You have in fact put your finger on the reason for the refractive index change. It is related to moving electrons in the direction of the fields. NB dispersion is a complex phenomenon, so this is necessarily going to be an arm-waving explanation - do not take it too literally!
There is a discussion of the phenomenon in this article. Basically the oscillating electric field of the light wave causes electrons in the medium to oscillate. However these electrons typically have some natural oscillation frequency that does not match the frequency of the light, so we have in effect a driven harmonic oscillator and the phase of the electron oscillations is different from the phase of the light wave. This phase difference is responsible for the refractive index. The oscillating electrons emit light that is out of phase with the original light and which therefore interferes with it. Typically this will slow the light and result in a refractive index greater than one, but near resonant frequencies (e.g. at absorption lines) the refractive index can change rapidly and actually be less than one.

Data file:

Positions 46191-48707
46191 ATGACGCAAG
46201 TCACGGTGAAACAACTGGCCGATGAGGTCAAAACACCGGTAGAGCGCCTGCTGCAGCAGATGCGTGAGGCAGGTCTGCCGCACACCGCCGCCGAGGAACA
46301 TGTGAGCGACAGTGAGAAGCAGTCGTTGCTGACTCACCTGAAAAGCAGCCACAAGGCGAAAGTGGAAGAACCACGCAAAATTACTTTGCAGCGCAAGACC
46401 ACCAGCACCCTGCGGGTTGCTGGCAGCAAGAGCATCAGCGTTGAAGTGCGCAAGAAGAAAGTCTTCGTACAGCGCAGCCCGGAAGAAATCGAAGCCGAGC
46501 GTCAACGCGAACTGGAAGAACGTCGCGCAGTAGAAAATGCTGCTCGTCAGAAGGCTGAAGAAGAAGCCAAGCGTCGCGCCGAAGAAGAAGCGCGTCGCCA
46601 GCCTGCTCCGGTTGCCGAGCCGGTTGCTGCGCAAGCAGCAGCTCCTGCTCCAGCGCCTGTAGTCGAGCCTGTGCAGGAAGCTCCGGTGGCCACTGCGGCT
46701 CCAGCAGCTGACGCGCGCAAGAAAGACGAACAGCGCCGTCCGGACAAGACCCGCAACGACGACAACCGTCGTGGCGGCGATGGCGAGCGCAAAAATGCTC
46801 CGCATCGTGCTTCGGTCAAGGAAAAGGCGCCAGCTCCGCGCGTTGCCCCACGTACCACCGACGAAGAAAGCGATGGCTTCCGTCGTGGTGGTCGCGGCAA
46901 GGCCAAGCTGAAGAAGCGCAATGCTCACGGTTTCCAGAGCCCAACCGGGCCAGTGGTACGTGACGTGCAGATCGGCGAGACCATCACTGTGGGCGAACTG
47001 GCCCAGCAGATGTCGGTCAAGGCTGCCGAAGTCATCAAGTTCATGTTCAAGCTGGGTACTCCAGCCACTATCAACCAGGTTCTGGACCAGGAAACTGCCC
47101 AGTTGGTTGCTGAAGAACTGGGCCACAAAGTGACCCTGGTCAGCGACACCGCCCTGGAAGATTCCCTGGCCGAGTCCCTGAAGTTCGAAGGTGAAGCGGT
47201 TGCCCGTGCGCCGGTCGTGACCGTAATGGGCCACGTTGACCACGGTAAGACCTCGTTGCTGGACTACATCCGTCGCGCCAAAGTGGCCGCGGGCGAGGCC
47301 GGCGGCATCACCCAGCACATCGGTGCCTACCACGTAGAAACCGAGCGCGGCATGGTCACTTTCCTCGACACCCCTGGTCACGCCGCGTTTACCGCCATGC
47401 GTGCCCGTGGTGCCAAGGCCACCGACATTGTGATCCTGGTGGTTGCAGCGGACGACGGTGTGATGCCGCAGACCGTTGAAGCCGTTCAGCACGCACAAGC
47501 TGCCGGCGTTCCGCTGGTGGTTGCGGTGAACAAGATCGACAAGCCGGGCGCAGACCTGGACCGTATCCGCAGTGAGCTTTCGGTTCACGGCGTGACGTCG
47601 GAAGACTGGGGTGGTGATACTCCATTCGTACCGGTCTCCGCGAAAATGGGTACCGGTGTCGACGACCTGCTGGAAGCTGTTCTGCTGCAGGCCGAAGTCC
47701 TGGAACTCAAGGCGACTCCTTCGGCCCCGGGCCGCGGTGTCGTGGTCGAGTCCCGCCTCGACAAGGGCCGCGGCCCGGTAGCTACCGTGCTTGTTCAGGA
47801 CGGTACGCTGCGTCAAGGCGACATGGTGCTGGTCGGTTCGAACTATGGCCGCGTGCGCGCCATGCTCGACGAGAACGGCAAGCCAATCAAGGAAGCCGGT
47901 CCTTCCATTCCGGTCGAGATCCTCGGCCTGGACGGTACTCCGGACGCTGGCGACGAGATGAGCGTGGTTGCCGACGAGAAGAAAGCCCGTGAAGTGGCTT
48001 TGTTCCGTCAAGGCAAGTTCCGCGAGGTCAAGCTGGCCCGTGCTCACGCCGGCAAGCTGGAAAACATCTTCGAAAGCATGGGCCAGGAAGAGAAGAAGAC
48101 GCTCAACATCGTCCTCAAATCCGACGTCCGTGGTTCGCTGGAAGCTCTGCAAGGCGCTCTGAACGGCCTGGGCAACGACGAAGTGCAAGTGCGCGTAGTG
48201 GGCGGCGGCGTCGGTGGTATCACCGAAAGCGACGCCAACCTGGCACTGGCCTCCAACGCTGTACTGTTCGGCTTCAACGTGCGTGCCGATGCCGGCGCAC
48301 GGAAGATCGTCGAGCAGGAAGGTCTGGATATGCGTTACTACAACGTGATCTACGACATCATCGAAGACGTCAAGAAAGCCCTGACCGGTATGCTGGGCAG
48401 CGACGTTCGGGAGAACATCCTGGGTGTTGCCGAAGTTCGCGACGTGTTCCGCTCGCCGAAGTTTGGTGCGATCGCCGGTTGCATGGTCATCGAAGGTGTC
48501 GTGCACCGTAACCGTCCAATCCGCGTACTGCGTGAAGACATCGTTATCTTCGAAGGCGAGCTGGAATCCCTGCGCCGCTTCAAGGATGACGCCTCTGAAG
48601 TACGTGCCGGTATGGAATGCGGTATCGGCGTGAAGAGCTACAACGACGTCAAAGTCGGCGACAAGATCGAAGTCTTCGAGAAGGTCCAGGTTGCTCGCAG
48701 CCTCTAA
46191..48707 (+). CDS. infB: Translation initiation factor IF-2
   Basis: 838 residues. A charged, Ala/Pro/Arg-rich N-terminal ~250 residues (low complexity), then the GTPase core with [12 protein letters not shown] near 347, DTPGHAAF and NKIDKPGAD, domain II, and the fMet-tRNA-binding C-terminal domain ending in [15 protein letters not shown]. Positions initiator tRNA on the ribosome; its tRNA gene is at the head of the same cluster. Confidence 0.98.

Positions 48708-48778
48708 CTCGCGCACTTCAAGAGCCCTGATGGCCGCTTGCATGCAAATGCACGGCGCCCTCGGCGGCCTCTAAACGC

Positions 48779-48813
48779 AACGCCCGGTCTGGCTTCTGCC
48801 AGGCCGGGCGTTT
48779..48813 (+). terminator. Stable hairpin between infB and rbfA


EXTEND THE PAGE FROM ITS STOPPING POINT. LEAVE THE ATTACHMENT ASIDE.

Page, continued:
The reason the refractive index changes with the frequency of the light is because as you change the light frequency you are (usually) moving either towards or away from the natural frequency of the electrons and the phase difference changes. Typically you would expect the refractive index near a resonance to look like this:
In another question someone has just cited this question. The answer gives a more mathematical description of the phenomenon. Indeed, had I spotted this question I'd probably have flagged your question as a duplicate if it (although my answer here is more layman friendly! :-).